Some horses (a lucky few) have no issues with their girths. Some have a lot.
All perform better and are easier to ride when they are comfortable. We have a lot invested in our riding, and it makes sense to also invest in equipment that works.
We have both long and short versions now.
And if you have a girth that is “mostly” working, we can probably add a shield to it–or duplicate it with a used model. (There are many good reasons to shop Ebay. . . )
You can have one, its not difficult or expensive–we strongly believe there is no reason to break the bank, never mind clutter your tack room.
However you do it, there are two reasons to ride with a girth shield.
The first is you have an active problem to solve–your horse is telling you at the tack up or ride that something is not right. Bloating, ears back, nipping at you, stiff–those are all signs and signals at the tack up. It’s up to you to pay attention.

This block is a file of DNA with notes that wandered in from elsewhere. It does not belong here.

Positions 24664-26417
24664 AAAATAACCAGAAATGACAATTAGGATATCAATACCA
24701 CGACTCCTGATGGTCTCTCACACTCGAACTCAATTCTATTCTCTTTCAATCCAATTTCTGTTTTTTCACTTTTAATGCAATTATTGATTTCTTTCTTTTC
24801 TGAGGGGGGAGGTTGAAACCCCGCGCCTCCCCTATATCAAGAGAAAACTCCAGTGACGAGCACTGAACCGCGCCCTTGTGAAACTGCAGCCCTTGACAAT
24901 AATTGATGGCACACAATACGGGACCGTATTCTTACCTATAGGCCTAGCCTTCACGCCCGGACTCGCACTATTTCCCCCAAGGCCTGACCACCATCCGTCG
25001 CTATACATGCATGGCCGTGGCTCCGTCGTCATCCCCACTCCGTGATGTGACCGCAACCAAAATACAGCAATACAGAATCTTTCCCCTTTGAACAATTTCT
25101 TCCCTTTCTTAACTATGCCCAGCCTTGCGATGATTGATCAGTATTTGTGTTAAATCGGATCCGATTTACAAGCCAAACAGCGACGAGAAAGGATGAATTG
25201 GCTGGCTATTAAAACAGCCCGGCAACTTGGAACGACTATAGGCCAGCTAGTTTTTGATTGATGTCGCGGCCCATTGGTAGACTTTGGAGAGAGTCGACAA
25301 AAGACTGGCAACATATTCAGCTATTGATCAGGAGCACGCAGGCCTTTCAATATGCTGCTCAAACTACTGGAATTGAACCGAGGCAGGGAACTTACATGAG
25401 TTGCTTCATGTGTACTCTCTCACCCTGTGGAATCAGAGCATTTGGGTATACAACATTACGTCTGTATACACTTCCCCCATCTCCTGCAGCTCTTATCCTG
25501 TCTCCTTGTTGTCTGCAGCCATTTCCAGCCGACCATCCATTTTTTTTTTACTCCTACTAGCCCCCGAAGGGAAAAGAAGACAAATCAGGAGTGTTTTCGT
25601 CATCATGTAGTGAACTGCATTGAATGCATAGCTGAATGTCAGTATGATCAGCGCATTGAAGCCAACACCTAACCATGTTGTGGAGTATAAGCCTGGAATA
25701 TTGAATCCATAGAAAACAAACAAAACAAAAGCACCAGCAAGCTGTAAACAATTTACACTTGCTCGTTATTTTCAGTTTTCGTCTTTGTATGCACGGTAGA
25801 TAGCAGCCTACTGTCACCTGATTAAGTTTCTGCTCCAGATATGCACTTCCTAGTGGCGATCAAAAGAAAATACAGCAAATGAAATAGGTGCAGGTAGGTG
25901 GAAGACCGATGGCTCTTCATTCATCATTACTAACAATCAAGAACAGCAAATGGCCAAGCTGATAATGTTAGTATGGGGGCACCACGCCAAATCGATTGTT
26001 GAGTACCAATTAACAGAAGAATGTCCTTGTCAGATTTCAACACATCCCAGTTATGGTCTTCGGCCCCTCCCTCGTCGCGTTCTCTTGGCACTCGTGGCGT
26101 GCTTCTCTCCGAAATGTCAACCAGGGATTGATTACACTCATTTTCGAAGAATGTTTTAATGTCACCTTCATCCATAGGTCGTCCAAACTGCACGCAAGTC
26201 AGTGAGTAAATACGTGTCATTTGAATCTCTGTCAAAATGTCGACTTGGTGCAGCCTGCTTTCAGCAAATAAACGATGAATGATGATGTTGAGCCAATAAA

The second reason is more goal oriented. It is far easier to ride and train a horse with the increased comfort a girth shield provides. They go better.
“He was so much easier to warm up, so much easier to get forward.”
These things work–so much so that we would not be surprised if this became the new best practice within a few years. If you have any doubts, read the comments section here above-What people are saying and doing.
The girth shield concept works.
Here is how we figured it out:
If you want one in the near future, look here: http://www.etsy.com/shop/GirthShield
If you ride Western, ask Darin Alexander of ArtCords to make you a natural fiber one–he does both cinches and cord English girths:
If you have questions, please let us know